Florida developers criticized for urban sprawl but Avenir is restoring natural habitat too

Kimberly Miller
Palm Beach Post
A white tail deer gallops through in the Avenir Conservation Area that is being restored on April 28, 2022 in Palm Beach Gardens, Florida.

PALM BEACH GARDENS — The wading birds exploded from the grassy wetlands like confetti from a popped balloon. Gawky wood storks and great blue herons with sparks of pink roseate spoonbills circled and swooped, then settled again in a prey-rich pond in the far western reaches of Palm Beach Gardens.

Within earshot, machines cleared land in the mid-April sun for fairways and golf cart paths and clubhouses and tennis courts and pools and shops and offices and 3,900 homes.

But the development isn’t threatening the wetlands, it’s restoring them.

Avenir, a sprawling community in its construction adolescence, is taking a snaggle-tooth cattle ranch back to a time before canals veined and drained its landscape, before bahiagrass was grown as food for cows, choking out native flora.

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When finished, the Avenir Conservation Area will include 2,400 acres of restored ecosystem with more than 10 miles of public walking trails. The restoration will also connect long-separated natural areas, creating a wildlife corridor and allowing a more natural flow of water in the Loxahatchee Slough that has not been seen in decades. 

Ed Weinberg, president of EW Consultants, discusses habitat restoration work done at the 2,400-acre Avenir Conservation Area in Palm Beach Gardens.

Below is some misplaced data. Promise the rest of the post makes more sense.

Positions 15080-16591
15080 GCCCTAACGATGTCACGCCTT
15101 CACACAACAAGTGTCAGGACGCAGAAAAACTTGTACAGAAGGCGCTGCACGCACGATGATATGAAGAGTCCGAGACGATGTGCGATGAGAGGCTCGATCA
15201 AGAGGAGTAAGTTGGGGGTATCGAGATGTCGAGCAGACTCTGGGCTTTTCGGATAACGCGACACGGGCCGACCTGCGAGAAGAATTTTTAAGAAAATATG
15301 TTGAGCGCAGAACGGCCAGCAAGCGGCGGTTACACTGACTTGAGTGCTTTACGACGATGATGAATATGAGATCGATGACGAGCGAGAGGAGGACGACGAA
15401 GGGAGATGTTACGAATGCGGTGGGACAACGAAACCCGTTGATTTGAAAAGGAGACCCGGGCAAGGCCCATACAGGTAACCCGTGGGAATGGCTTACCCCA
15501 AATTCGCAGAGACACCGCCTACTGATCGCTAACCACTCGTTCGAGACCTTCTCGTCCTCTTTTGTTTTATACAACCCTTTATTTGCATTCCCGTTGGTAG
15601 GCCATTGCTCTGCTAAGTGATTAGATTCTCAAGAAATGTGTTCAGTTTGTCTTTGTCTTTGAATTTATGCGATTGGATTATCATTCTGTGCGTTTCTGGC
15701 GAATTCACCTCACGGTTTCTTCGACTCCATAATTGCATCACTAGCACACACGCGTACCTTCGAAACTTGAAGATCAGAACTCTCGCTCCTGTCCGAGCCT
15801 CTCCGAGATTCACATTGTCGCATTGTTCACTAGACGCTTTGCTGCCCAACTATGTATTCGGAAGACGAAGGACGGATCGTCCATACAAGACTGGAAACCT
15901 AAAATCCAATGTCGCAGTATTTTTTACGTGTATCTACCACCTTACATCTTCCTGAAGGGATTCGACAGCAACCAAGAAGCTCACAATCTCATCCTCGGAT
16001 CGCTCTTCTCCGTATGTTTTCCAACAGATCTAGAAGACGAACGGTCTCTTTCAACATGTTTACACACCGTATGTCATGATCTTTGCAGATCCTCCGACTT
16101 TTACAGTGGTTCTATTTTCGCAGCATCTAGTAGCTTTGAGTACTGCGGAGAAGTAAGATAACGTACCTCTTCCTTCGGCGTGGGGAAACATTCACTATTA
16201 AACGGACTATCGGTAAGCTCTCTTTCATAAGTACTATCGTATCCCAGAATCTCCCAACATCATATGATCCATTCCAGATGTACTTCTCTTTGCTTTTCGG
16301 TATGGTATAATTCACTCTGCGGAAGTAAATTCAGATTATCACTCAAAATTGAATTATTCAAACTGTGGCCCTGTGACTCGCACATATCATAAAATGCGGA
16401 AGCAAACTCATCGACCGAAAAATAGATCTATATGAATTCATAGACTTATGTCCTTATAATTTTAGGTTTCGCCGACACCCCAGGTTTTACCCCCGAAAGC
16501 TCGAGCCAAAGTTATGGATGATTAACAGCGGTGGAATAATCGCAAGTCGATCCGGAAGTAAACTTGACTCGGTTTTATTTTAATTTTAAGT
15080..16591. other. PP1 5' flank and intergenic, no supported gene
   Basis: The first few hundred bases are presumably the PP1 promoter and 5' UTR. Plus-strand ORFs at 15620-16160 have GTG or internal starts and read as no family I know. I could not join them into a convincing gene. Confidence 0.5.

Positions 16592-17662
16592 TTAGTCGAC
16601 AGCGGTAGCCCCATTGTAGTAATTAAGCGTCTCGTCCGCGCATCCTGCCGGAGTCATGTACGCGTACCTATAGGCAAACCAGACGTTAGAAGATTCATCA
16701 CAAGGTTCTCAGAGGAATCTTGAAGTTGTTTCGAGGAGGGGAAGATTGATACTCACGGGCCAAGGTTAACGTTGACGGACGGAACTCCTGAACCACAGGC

“The only native thing here were cabbage palms left by the cattle guys because they threw some shade,” said Ed Weinberg, president of the natural resource management firm EW Consultants, which was contracted to restore the property. “The development part funds the restoration. No one voluntarily goes and does this. It’s either tax dollars or the developer.”

Avenir "rose to the challenge" in wetlands restoration proposal

Weinberg said it’s unusual for a developer to set aside so much land for preservation, but it wasn’t just Avenir’s largesse that led to the restoration.

The Avenir site plan in Palm Beach Gardens reflects the creation of a  2,400-acre preserve with public trails north of the housing development. The land was a former cattle ranch that was overgrown with invasive species and sliced by drainage ditches. Courtesy Avenir

The property was the last undeveloped land in the city of Palm Beach Gardens, which made it valuable to environmentalists, city leaders and developers. Years of negotiations, which whittled down the number of homes from 7,600 in 2016 to the current 3,900, led to the final arrangement that earmarked about 50% of the property for the conservation area.

Palm Beach Gardens Media Relations Director Candace Temple said the city set the bar high for conservation and “Avenir rose to the challenge.”

Drew Martin, conservation chairman for the Sierra Club in Palm Beach, Martin and St. Lucie counties, fought Avenir, disliking its location 2 miles west of the Beeline Highway and Northlake Boulevard — a location that will drag more traffic along Grassy Waters Preserve, which is the main water supply for West Palm Beach, Palm Beach and South Palm Beach.

St. John's wort blooms in the Avenir Conservation Area that is being restored in Palm Beach Gardens.